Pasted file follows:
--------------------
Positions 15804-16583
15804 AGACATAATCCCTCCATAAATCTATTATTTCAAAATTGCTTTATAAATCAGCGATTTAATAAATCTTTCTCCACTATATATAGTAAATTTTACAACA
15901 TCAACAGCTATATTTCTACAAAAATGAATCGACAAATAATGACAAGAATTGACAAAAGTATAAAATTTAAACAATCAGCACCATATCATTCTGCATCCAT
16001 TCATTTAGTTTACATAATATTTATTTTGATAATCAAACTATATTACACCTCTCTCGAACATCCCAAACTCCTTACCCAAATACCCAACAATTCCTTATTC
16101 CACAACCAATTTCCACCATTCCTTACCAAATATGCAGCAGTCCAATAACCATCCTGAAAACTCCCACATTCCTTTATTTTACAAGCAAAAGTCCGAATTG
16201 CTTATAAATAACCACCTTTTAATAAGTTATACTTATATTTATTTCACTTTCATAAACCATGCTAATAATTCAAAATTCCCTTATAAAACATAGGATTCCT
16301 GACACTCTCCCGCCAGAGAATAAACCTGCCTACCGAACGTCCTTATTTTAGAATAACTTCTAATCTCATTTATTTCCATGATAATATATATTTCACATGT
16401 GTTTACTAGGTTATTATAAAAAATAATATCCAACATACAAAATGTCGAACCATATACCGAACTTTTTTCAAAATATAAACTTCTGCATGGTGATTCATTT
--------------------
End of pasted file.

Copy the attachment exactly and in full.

Positions 15804-16583
15804 AGACATAATCCCTCCATAAATCTATTATTTCAAAATTGCTTTATAAATCAGCGATTTAATAAATCTTTCTCCACTATATATAGTAAATTTTACAACA
15901 TCAACAGCTATATTTCTACAAAAATGAATCGACAAATAATGACAAGAATTGACAAAAGTATAAAATTTAAACAATCAGCACCATATCATTCTGCATCCAT
16001 TCATTTAGTTTACATAATATTTATTTTGATAATCAAACTATATTACACCTCTCTCGAACATCCCAAACTCCTTACCCAAATACCCAACAATTCCTTATTC
16101 CACAACCAATTTCCACCATTCCTTACCAAATATGCAGCAGTCCAATAACCATCCTGAAAACTCCCACATTCCTTTATTTTACAAGCAAAAGTCCGAATTG
16201 CTTATAAATAACCACCTTTTAATAAGTTATACTTATATTTATTTCACTTTCATAAACCATGCTAATAATTCAAAATTCCCTTATAAAACATAGGATTCCT
16301 GACACTCTCCCGCCAGAGAATAAACCTGCCTACCGAACGTCCTTATTTTAGAATAACTTCTAATCTCATTTATTTCCATGATAATATATATTTCACATGT
16401 GTTTACTAGGTTATTATAAAAAATAATATCCAACATACAAAATGTCGAACCATATACCGAACTTTTTTCAAAATATAAACTTCTGCATGGTGATTCATTT